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Wranglers ice plans to play in 2014; taking a shot at return in 2015



Las Vegas Wranglers forward Cody Purves (47) checks Alaska Aces defenseman James Martin into the boards behind the Aces net during the third period of play Wednesday, April 23, 2014, at Orleans Arena.

Wranglers vs. Aces

Wranglers forward Adam Huxley, right, vents his frustration against Alaska Aces defenseman James Martin during a stoppage in play on Friday night. Launch slideshow »

Wranglers vs. Aces

Alaska Aces center Nick Mazzolini (42) celebrates with teammates after scoring a shorthanded goal against the Las Vegas Wranglers on Wednesday night at the Orleans Arena. Launch slideshow »

In professional hockey, as in life, sometimes you just need to stop the clock.

That is the case for the Las Vegas Wranglers, whose odyssey to secure a home venue for the 2014-'15 season has led to a “voluntary suspension” of operations for the upcoming ECHL season. This decision is to ensure that the team will return to competition in Las Vegas for the 2015-'16 ECHL campaign.

“Everybody has been keenly aware that we really ran out of time to make this happen weeks and weeks ago,” Wranglers President Billy Johnson said today ahead of a statement issued today that the team would suspend play for one year so it could return in 2015.

Informed by Boyd Gaming officials in mid-December that their lease at Orleans Arena, their home ice since opening in Las Vegas in 2003, would not be renewed for next season, the Wranglers had entered into an agreement in February to build a facility on the Plaza pool deck as its new home downtown. The plan was for the team to play in a steel-reinforced, fabric-covered tent that would seat 3,500 to 4,000 fans on the hotel’s fifth floor between its two towers.

Those plans unraveled May 7 when Plaza officials and Johnson said that the effort proved too costly for the franchise to fund. The ECHL had originally set a deadline of Jan. 20 (which was extended by three weeks) to forge a backup plan for the team to secure a new venue in time for the upcoming season. But finally, last week, both sides drew back to allow ample time for team owner Gary Jacobs and Johnson to furnish a suitable blueprint for a new venue.

ECHL officials were presented the team’s proposal for its 2015-’16 home and, on Monday, approved the concept. It is likely the facility will be in the 4,250-seat range, similar to what was planned at the Plaza.

“I’m thrilled that we got as close as we did to making a deal in a very tight time frame,” Johnson said. “But, on the other hand, I wish we had gotten it done. We were close enough to touch it, but there comes a point when you have to do what’s responsible, and that’s where we are now.

“The key thing to know is we gave the league a plan for 2015 — they liked it and gave us the thumbs up to proceed. This extension gives us a lot of time to get this right.”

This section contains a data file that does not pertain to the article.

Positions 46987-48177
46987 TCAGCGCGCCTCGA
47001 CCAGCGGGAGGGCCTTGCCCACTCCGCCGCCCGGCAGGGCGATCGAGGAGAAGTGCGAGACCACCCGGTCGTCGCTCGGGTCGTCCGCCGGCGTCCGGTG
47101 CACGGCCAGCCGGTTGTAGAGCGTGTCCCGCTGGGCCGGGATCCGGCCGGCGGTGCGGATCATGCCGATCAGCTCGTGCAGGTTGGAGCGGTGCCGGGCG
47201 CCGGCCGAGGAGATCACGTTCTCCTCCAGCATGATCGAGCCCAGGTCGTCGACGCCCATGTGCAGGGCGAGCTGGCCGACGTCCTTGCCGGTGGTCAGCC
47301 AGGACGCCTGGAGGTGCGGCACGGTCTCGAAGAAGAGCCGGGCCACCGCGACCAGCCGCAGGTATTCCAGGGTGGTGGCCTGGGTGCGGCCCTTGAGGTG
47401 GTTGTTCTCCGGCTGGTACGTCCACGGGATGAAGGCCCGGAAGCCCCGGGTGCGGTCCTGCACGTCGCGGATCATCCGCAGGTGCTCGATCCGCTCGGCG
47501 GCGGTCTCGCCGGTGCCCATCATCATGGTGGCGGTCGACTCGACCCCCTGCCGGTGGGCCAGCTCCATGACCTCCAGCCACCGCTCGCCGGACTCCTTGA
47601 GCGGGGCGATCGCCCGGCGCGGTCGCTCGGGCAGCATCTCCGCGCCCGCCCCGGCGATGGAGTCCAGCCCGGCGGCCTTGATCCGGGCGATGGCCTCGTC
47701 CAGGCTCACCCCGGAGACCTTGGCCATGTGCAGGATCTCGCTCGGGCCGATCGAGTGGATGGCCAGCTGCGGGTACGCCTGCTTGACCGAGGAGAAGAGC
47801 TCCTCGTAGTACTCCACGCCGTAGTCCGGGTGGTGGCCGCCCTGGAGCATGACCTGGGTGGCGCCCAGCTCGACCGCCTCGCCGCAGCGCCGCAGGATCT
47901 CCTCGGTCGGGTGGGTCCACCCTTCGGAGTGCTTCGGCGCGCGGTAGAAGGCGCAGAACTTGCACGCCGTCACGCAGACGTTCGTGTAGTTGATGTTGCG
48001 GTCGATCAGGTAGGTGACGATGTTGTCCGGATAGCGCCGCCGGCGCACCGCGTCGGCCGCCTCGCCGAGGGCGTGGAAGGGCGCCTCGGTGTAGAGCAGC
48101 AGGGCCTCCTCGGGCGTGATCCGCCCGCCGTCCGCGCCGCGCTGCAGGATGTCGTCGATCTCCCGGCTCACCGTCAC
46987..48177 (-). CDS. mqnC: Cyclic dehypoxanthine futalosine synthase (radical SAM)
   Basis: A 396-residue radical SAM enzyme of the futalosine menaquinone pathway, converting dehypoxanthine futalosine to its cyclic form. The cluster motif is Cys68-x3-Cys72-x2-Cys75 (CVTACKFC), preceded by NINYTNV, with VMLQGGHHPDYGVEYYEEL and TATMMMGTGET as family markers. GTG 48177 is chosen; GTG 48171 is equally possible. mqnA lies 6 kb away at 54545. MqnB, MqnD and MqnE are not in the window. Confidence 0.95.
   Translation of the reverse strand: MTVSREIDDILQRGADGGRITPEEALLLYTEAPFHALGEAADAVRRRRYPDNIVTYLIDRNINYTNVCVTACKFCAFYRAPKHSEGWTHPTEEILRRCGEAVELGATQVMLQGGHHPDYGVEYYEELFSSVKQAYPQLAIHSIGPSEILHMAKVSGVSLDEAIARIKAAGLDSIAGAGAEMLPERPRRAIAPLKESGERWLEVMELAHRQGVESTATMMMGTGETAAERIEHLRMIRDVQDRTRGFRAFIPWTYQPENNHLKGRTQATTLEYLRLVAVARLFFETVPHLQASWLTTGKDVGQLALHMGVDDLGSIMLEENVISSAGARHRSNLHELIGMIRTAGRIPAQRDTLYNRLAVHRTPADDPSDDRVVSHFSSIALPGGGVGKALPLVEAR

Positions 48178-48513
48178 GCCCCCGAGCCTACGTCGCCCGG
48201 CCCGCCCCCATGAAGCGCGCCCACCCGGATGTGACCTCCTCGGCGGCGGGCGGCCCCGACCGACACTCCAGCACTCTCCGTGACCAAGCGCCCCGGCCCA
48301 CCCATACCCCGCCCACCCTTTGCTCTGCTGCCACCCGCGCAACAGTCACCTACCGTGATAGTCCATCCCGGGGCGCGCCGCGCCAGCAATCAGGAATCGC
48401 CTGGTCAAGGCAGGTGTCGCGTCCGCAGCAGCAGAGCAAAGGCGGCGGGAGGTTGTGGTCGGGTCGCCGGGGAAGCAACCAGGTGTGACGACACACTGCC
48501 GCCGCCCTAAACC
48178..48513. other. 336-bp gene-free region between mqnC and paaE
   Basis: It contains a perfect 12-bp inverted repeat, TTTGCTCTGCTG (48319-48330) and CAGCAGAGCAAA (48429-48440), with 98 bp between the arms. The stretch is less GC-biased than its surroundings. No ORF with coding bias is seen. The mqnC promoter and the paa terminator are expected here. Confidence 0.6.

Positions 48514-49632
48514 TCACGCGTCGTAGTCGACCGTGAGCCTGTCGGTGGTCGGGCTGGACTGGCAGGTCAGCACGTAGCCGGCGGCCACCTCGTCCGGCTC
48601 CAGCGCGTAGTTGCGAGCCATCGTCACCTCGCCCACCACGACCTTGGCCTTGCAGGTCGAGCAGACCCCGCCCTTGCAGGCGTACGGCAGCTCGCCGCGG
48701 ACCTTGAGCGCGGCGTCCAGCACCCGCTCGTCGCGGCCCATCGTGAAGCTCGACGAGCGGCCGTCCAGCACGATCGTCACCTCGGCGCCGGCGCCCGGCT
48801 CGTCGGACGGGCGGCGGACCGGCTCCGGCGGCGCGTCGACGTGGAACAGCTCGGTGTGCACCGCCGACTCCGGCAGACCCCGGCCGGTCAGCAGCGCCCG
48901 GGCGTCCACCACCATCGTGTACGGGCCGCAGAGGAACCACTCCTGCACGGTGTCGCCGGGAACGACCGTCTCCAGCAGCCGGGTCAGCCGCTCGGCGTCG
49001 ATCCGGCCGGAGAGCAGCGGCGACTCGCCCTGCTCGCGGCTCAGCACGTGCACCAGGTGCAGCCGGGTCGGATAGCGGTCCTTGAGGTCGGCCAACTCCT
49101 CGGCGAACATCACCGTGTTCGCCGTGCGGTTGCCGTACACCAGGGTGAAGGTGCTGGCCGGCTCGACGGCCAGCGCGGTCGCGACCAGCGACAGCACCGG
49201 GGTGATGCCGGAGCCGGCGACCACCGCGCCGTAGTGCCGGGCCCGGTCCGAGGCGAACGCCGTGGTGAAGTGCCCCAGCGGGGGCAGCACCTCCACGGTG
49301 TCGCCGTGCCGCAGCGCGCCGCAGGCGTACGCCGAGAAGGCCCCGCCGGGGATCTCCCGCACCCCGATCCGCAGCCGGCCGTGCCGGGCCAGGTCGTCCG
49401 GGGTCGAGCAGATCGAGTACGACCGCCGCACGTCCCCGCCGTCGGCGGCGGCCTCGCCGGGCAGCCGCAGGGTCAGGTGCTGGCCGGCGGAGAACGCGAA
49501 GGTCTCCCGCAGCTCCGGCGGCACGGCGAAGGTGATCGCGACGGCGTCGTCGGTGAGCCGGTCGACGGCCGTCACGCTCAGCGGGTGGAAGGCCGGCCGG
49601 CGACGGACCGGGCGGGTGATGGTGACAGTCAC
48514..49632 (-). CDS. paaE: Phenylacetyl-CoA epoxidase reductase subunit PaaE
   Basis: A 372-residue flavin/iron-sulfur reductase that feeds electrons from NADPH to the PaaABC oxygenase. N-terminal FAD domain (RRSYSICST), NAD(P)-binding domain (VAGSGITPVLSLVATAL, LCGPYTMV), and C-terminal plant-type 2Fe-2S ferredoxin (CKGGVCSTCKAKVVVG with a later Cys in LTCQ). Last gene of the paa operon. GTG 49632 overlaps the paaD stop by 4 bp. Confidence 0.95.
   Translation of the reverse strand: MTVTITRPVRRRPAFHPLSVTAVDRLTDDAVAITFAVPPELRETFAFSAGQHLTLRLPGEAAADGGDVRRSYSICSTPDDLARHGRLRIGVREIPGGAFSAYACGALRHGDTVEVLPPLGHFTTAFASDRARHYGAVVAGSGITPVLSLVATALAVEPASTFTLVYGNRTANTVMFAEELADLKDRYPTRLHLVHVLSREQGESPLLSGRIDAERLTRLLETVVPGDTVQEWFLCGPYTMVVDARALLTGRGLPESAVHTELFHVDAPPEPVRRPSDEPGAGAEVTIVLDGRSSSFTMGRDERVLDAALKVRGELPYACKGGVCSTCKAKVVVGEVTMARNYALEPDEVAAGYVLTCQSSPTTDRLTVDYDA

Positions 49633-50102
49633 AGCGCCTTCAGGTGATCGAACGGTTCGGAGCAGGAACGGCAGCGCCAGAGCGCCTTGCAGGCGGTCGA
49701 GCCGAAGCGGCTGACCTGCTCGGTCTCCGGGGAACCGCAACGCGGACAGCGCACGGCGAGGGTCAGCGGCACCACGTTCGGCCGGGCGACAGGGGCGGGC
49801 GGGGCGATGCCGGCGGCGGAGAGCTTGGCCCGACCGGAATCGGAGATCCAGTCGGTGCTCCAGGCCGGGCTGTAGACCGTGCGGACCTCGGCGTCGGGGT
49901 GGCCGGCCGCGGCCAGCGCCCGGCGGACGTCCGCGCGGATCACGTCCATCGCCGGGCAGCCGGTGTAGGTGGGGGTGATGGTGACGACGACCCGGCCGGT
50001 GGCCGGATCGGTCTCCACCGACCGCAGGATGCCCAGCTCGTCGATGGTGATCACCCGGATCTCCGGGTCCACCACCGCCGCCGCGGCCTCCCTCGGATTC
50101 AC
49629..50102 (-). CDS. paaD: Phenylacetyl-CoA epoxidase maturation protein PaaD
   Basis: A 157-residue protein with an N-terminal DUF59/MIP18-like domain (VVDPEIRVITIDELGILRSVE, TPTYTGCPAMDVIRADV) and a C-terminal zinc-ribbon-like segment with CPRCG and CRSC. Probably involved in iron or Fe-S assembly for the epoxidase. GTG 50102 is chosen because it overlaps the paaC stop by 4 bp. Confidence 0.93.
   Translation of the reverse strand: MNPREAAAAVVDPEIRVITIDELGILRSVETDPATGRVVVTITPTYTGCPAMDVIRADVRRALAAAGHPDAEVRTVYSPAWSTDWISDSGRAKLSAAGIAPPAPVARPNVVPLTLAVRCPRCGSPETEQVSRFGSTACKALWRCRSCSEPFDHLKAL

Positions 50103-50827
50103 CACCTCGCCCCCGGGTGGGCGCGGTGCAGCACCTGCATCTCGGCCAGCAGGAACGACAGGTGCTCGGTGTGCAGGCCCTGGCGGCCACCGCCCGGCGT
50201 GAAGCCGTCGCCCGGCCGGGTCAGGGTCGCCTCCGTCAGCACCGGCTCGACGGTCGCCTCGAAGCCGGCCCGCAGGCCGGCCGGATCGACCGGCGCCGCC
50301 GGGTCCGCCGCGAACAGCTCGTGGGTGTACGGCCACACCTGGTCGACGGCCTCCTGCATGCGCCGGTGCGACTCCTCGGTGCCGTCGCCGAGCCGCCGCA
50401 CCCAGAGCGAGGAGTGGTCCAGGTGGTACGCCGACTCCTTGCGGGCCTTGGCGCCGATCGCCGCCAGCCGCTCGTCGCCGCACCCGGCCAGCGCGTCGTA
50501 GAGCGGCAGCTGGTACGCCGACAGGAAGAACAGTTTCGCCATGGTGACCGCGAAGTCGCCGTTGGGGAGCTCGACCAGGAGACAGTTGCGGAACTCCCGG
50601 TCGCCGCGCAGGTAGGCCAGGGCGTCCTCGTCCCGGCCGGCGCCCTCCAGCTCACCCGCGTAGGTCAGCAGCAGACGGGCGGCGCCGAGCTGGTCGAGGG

Jacobs, Johnson and two team employees will be on board through the upcoming months to work on team matters. Left to secure are financing (the team had originally said it would commit $4 million to the Plaza facility), a site, lease terms, structural issues and a plan for how to again open up ticket sales.

Those holdovers from the 2013-’14 season at Orleans Arena will still hold priority over new requests, and Johnson says the goal is to hold those prices at the levels of last season (single-game tickets are $20 to $40). The team plans to return to a full staff of 16 to 24 employees between November and the end of the year, Johnson said.

Johnson has consistently rejected questions about where the team will or won’t play its home games when it does return to the ice. The Plaza option seems played out, and a return to Orleans Arena is highly unlikely, as Boyd made it clear that it was finished doing business with the Wranglers in December. South Point, with its arena and equestrian center, has never shown interest.

“There is a reason things aren’t given public scrutiny, and I simply need time to make sure that we and our partners have done due diligence to make sure a deal is done properly,” Johnson said. “Quite frankly, to put that information out to the public, even to our fans, would jeopardize the very thing they are trying to save. … I am under a confidentiality agreement for a reason.”

As it is, the league remains sated and patient as the Wranglers go dark. Johnson has lived this process before.

“It’s 2003 all over again,” he said, referring to the team’s opening season at Orleans Arena. “We’re like any start-up franchise, except we have a brand already established and a lot of ticket holders already in place.”

When asked if he wanted to put any additional information to the public, Johnson said, “Well, we are not moving the team to San Diego (Jacobs’ home, which was rumored to be the new home city of the team as it began seeking a new venue), and we’re not milking a story to sell tickets.

“There is no other reason for us to be pursuing a deal to play in Las Vegas in 2015 other than we are going to play in Las Vegas in 2015.”

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